The cast and executive producers of HBO’s “Silicon Valley” appeared at SXSW on Saturday for a raucous panel that previewed two scenes from the Season 3 premiere and gave fans insight into how the tech-based comedy is made.
During the panel, exec producer Alec Berg addressed criticism about the show’s lack of diverse casting, pointing out that the industry the show is portraying is predominantly whitewashed and male-dominated.
“The first season, we got a lot of flack — some of it deservedly so — about how male and white the makeup of the show was, but we’re also satirizing a real world,” he said. “That real world, the people who do what our guys do, are 87% male. Venture capitalists at the partner level are 96% male and white, so the world we’re depicting is every bit as off-kilter as our show is.”
He recalled a conversation he had with a female friend in the tech industry who took issue with some of the shots that were filmed at TechCrunch Disrupt — utilizing real members of the audience for crowd footage. “She called me and said, ‘Let me tell you what’s wrong with your show: Those crowd shots were absurd, you didn’t put any women in there.’ And I had to tell her those are real shots from the real place and we didn’t frame women out.”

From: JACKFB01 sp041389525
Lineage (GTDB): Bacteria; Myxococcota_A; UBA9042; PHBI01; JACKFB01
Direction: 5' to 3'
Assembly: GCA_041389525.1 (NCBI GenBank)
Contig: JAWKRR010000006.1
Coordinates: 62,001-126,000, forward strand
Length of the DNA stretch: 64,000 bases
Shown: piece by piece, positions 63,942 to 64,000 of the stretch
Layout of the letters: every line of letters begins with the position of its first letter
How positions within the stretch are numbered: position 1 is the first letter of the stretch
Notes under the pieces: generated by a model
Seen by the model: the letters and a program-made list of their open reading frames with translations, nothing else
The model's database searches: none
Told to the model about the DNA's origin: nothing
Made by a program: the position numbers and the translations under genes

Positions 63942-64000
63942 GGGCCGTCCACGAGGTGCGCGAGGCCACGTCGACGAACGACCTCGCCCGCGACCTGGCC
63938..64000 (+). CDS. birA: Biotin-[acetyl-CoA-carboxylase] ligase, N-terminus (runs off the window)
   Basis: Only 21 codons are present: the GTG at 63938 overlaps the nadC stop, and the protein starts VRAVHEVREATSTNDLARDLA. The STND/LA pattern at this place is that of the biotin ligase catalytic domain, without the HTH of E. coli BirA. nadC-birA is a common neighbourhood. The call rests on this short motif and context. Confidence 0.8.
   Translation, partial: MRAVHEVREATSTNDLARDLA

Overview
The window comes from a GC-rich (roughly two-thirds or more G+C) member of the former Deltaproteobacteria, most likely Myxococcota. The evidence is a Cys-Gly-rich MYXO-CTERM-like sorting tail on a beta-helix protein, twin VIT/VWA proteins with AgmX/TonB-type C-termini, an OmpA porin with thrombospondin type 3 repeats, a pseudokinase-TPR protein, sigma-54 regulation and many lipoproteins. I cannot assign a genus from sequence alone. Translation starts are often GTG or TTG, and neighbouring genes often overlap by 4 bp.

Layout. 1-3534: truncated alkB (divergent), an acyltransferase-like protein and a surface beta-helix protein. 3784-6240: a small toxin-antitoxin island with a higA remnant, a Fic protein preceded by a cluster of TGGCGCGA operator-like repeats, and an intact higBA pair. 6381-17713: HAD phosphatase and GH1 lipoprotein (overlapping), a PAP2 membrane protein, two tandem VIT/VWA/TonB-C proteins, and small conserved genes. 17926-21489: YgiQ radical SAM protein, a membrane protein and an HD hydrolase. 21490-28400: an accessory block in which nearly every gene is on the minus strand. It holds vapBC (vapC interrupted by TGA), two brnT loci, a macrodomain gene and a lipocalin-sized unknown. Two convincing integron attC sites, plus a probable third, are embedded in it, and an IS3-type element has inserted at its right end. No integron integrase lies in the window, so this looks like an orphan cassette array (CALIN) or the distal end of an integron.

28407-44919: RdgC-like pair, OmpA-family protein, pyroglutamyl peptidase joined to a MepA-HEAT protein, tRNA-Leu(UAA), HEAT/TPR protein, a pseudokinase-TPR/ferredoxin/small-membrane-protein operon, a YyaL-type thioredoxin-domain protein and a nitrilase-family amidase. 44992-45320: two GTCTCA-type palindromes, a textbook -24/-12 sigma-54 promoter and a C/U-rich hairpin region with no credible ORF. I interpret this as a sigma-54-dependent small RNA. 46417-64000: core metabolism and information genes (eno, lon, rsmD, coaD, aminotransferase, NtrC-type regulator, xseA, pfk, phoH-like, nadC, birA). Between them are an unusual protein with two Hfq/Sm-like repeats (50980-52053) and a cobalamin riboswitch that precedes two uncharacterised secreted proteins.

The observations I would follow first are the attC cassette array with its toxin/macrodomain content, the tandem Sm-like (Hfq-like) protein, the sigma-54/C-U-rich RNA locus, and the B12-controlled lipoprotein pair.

While art may be imitating life, Berg also noted, “that is an ongoing discussion; the world we’re depicting is f—ed up, but do we have the responsibility to make the gender and racial balance on our show ideal when the world we’re depicting isn’t?”
An audience member later asked about the show’s diversity behind the camera, and Berg insisted that the show is attempting to correct that imbalance off-screen.
“I don’t know the exact percentages offhand, but I think we’ve done a mildly decent job of hiring writers of color, female writers. Fifty percent of the outside directors we’ve hired have been women,” he said. “We’re not there yet, but I swear to you, we’re trying.”